Turn dough out onto a lightly floured surface, pat into a disk, wrap in plastic wrap and refrigerate for one hour.

Preheat the oven to 350°F. Remove the dough from refrigerator. Divide into 6 equal portions, each weighing approximately 2¼ oz each. On a lightly floured work surface roll each portion into a circle, as thinly as possible. Layer the rolled portions, separating each layer with parchment paper. Drape one circle over the back of the heart-shaped dish. Chill the remaining dough. Trim off any excess dough and prick the molded dough several times with a fork. Set the dish in the oven, dough side up and bake 20-25 minutes, until lightly golden and crisp. Remove from the oven and cool completely while still on the mold. Once cooled, repeat with remaining dough, making as many as desired, or freezing the additional dough.

Strawberry Heart Tart
Yield=2 Heart Tarts

Cream Cheese Filling:
4 oz softened cream cheese
2 tablespoons sugar
2 teaspoons Grand Marnier
¼ teaspoon vanilla extract

In the bowl of a stand mixer cream all ingredients until smooth. Refrigerate until ready to assemble.

Simple Syrup:
2 tablespoons water
2 tablespoons sugar

Heat together in small sauté pan and gently simmer until thick and syrupy. Set aside to cool.

1 oz semisweet chocolate, chopped
1 pint of strawberries

Melt the chocolate in a small bowl set over simmering water. Set the two heart tart shells upright and divide the chocolate between the two, spreading to make a thin layer across the bottom.
Stem the strawberries and trim the edge to create a flat surface.
Remove the cream cheese filling and divide between the two tarts. Top with the strawberries and drizzle with the syrup. A light dusting of confectioner’s sugar is a nice touch but unnecessary. Enjoy!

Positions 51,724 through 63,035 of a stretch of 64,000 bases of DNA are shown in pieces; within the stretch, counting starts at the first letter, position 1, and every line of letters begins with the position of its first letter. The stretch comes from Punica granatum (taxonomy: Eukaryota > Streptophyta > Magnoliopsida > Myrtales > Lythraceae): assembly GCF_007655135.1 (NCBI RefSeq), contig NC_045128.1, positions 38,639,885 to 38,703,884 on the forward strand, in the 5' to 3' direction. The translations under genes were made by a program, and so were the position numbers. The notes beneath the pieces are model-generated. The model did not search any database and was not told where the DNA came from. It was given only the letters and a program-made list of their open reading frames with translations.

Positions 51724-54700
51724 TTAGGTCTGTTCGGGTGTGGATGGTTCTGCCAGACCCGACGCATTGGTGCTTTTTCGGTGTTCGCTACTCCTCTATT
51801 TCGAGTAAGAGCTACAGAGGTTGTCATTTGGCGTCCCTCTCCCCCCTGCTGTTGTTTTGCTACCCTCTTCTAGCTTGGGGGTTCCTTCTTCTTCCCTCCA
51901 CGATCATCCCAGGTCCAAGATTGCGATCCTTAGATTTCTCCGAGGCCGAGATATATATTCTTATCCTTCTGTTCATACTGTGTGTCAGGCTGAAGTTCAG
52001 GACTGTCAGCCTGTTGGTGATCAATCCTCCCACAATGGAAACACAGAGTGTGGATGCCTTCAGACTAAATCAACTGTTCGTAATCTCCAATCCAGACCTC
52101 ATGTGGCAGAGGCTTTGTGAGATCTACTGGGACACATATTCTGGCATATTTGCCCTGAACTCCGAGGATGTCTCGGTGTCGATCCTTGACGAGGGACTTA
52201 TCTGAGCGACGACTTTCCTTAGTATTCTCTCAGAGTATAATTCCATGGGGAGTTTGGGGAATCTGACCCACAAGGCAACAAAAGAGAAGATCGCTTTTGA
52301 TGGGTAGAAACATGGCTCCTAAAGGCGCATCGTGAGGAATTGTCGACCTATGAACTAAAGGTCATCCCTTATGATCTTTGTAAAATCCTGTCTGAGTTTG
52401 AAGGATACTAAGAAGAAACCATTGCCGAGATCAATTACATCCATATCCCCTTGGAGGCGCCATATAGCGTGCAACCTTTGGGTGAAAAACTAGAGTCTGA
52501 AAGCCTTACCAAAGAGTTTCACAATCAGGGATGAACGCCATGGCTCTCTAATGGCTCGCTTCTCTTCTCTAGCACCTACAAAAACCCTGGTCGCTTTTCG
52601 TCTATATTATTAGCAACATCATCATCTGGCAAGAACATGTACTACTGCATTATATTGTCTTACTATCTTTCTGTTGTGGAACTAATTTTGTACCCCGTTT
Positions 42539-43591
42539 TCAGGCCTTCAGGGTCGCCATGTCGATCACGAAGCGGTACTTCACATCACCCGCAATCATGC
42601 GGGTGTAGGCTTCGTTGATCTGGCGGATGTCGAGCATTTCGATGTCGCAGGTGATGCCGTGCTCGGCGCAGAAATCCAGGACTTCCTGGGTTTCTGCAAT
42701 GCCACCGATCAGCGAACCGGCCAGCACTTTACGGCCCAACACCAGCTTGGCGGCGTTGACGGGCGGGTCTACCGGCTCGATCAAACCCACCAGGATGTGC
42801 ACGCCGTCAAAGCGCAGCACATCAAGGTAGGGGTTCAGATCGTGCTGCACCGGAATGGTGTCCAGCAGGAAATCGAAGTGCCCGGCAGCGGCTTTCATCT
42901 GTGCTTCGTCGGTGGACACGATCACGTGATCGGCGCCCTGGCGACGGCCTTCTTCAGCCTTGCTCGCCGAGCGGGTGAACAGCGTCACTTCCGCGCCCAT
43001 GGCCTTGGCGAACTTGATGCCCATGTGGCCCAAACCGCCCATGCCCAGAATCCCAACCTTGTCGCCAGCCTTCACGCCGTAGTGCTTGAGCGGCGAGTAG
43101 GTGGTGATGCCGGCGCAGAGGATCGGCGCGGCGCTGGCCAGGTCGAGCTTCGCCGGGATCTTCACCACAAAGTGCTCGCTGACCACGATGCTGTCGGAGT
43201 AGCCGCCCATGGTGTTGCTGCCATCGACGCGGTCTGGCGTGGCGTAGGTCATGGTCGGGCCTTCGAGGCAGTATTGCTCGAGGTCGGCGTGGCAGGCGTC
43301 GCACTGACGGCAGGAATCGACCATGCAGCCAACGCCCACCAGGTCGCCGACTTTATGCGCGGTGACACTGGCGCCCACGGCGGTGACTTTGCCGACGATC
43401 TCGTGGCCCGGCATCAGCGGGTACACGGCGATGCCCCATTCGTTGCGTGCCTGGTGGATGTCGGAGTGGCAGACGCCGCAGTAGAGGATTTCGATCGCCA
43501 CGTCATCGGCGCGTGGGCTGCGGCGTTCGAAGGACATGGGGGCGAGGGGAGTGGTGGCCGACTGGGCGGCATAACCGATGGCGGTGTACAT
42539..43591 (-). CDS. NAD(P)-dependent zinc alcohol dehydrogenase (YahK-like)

Rhubarb Heart Tart:
Yield=2 Heart Tarts

For the rhubarb:
2 cups sugar
2 cups water
1 vanilla bean, halved and scraped
1 lb 10 oz rhubarb, approximately (1½ lbs once trimmed of dead ends)

Place sugar, water and vanilla bean and seeds in a small saucepan and bring to a boil.
Meanwhile, trim ends off rhubarb stalks and cut stalks into 1-inch pieces. Place in a large bowl.
As soon as syrup boils, pour over rhubarb, cover bowl with a plate and let sit for 1 hour. After the one hour, taste a piece. If the rhubarb is still too crunchy and tart, strain the poaching liquid back into the saucepan, bring to a boil, and pour over the rhubarb again, this time leaving the bowl uncovered.
Test again, after 1 hour. This should be sufficient. Strain the rhubarb reserving the poaching liquid. Chill until ready to serve or keep at room temperature if serving within a few hours.

For the filling:
2 oz cream cheese, softened
¼ cup heavy cream
1 tablespoon sugar
2 tablespoons Grand Marnier

In the bowl of a stand mixer, beat the cream cheese until slightly lightened. Add the cream, sugar and Grand Marnier and beat until nicely mixed and slightly thickened. Do not overbeat. Store in refrigerator until ready to assemble.

For vanilla-bean syrup:
6 tablespoons of reserved poaching liquid

Place liquid in small sauté pan and reduce by half or until thick and syrupy. Remove from heat and set aside to cool.

To assemble: